By Emily Christmas
Veganism is often perceived as a largely expensive lifestyle, meaning it appears particularly inaccessible to students. Since the growing popularity of veganism, there has been a wave of new products being released including ready meals and mock meats. Whilst many of these can be expensive, there are still so many ways to follow a vegan lifestyle, or decrease meat, egg and dairy consumption, without having to spend extortionate amounts on meals. Not only can vegan meals be cheap and tasty, but also very accessible to students through big UK supermarkets including Tesco, Sainsbury’s, Asda, Aldi, Iceland and more, releasing so many plant based alternatives. Through this article I hope to show that the majority of the foods people eat everyday can be made to be vegan, and that this doesn’t have to be an expensive transition. Whilst there is no fixed definition to which foods classify as vegan, I will be mentioning foods that don’t contain dairy, eggs, meat or honey, however acknowledge that there are further steps many choose to take including a reduction of palm oil.
Firstly, there are so many breakfast foods that are already vegan, such as cereals and toast. The main products that can be replaced for breakfast foods to make them vegan are cows milk to plant milk and dairy butter to vegetable spreads. Alpro milks including oat, soya, coconut and almond (oat is the best in my opinion!) are often on offer for £1 and can be brought long-life, meaning when they’re on sale I tend to get multiple, as they’ll last. Traditional cereals that are fairly cheap such as Weetabix, Shreddies, Cheerios and more are vegan. As well as, the supermarket own brands such as Aldi’s cereals tend to be cheaper and also dairy free. Porridge can also be a healthy and cheap option. For toast or bagels, vegetable spreads such as the Pure and Vitalite sunflower spreads also tend to be on offer for £1 in the big supermarkets too, and can be accompanied by jams, marmite etc. also mostly being vegan! For days/weekends where you fancy something a bit more, cheap options are beans on toast with Linda McCartney sausages (often on sale in the frozen section of supermarkets for £1 for 6!), yoghurt with fresh/frozen fruit and/or fruit compote, smoothies and even pancakes!
For lunch, burritos and wraps are tasty and cheap options. Tinned mix beans are great for burritos and only cost around 45p, as well as falafel wraps with hummus and salad being quick to make. Big UK supermarkets also sell Quorn chicken pieces that are great for wraps too, especially if you want something more meat like. Quorn have also recently brought out ham and chicken slices, which are perfect for sandwiches. There are also multiple vegan mayonnaises sold in Aldi, Sainsbury’s, Tesco, Holland and Barrett and more. Couscous is a very cheap lunch option that can be bought in packets so are super easy to make. For less of a healthy option, most packet noodles including Super Noodles are accidentally vegan, even the chicken one! Whilst pesto normally contains parmesan, Tesco sell a vegan basil pesto in their free from section which is great and perfect for a quick pesto pasta lunch. Most shops selling meal deals now have vegan options, with Boots and Tesco having amazing options, and both being close to uni!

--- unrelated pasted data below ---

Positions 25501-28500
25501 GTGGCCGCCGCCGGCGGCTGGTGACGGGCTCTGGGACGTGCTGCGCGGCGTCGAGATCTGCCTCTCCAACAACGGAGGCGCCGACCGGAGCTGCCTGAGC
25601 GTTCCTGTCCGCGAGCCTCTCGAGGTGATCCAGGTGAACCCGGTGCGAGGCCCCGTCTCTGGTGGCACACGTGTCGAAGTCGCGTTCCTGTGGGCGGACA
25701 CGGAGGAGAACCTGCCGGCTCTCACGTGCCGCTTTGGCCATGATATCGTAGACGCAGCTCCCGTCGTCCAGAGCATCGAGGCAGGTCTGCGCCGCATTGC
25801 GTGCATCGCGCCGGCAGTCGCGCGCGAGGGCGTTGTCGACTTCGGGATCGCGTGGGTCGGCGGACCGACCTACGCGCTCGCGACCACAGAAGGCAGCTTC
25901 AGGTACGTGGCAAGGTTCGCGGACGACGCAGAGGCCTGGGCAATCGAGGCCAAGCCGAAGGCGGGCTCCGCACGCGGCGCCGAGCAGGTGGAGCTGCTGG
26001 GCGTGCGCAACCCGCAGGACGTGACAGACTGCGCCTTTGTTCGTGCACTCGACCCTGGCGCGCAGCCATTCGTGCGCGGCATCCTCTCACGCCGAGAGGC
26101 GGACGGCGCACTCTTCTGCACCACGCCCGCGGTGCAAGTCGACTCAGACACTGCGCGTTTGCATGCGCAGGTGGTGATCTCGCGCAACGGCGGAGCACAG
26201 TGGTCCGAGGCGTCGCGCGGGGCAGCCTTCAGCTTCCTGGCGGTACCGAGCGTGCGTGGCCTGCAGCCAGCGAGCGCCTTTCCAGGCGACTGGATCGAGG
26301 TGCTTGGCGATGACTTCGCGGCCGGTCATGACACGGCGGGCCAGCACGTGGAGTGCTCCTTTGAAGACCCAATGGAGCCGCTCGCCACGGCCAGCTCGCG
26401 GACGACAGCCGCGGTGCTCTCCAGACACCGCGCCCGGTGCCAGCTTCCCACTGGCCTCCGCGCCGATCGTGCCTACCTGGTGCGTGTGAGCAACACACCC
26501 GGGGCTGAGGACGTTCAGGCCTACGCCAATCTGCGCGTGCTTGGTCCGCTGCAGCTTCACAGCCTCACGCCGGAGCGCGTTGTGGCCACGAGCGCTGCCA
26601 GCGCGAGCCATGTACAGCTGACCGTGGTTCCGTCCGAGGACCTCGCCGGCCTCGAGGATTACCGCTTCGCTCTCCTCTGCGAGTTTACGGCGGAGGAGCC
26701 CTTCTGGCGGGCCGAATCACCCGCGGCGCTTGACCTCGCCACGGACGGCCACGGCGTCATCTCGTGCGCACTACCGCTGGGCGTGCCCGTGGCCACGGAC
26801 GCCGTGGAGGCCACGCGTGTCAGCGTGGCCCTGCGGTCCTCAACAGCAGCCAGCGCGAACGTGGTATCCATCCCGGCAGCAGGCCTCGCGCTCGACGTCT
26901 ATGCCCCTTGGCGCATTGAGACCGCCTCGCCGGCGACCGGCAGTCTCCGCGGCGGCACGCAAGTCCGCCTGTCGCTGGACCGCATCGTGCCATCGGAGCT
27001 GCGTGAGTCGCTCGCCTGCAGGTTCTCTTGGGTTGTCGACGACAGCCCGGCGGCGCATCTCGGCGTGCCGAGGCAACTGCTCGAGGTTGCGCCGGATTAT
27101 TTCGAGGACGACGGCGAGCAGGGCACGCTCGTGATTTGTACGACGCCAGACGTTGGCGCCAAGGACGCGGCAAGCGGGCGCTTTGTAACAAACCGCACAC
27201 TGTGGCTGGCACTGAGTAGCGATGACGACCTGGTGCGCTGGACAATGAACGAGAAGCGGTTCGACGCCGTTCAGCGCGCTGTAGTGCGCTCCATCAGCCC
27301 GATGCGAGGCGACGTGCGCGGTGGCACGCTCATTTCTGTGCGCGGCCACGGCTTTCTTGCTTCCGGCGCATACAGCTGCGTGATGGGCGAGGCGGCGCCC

Finally, there are so many vegan options to have for evening meals and it’s a great way to experiment with veganism. Using vegetables to replace meat can be a healthy and cheap way of ‘veganising’ meals. Some good examples of this are using baby sweetcorn, peppers and mushrooms for a thai green curry, lentils, peppers and tomatoes for a Bolognese, and mangetout, broccoli and carrots for a stir fry. Meat alternatives can also be fairly cheap and are regularly on offer in supermarkets, with some supermarkets even having their own range of mock meats. One of the most popular meat alternatives, Linda McCartney sausages, are regularly on sale for £1 for 6 so are great to have with dinners such as roasts. Quorn also have vegan meat alternatives such as fajita strips and chicken pieces that can be used in all sorts of dishes, from curries to pasta.
I hope this gave some insight into how accessible veganism can be, through the introduction of so many options in UK supermarkets, but also through replacing animal by-products with plant based alternatives at a low cost. For further help in transitioning to veganism, The Vegan Society have a free guide on their website: https://www.vegansociety.com. I also have an Instagram account, @veganxmas, where I post daily vegan meals to give some food inspiration! As well as, Anglia Ruskin have their own vegan society with members who are more than happy to help with anyone considering reducing their meat, dairy and egg consumption!
Join the ARU Vegan Society: https://www.angliastudent.com/socs/vegansociety/
ARU Vegan Society Facebook page: https://www.facebook.com/aruVegSoc/
Vegan Instagram Account: https://www.instagram.com/veganxmas/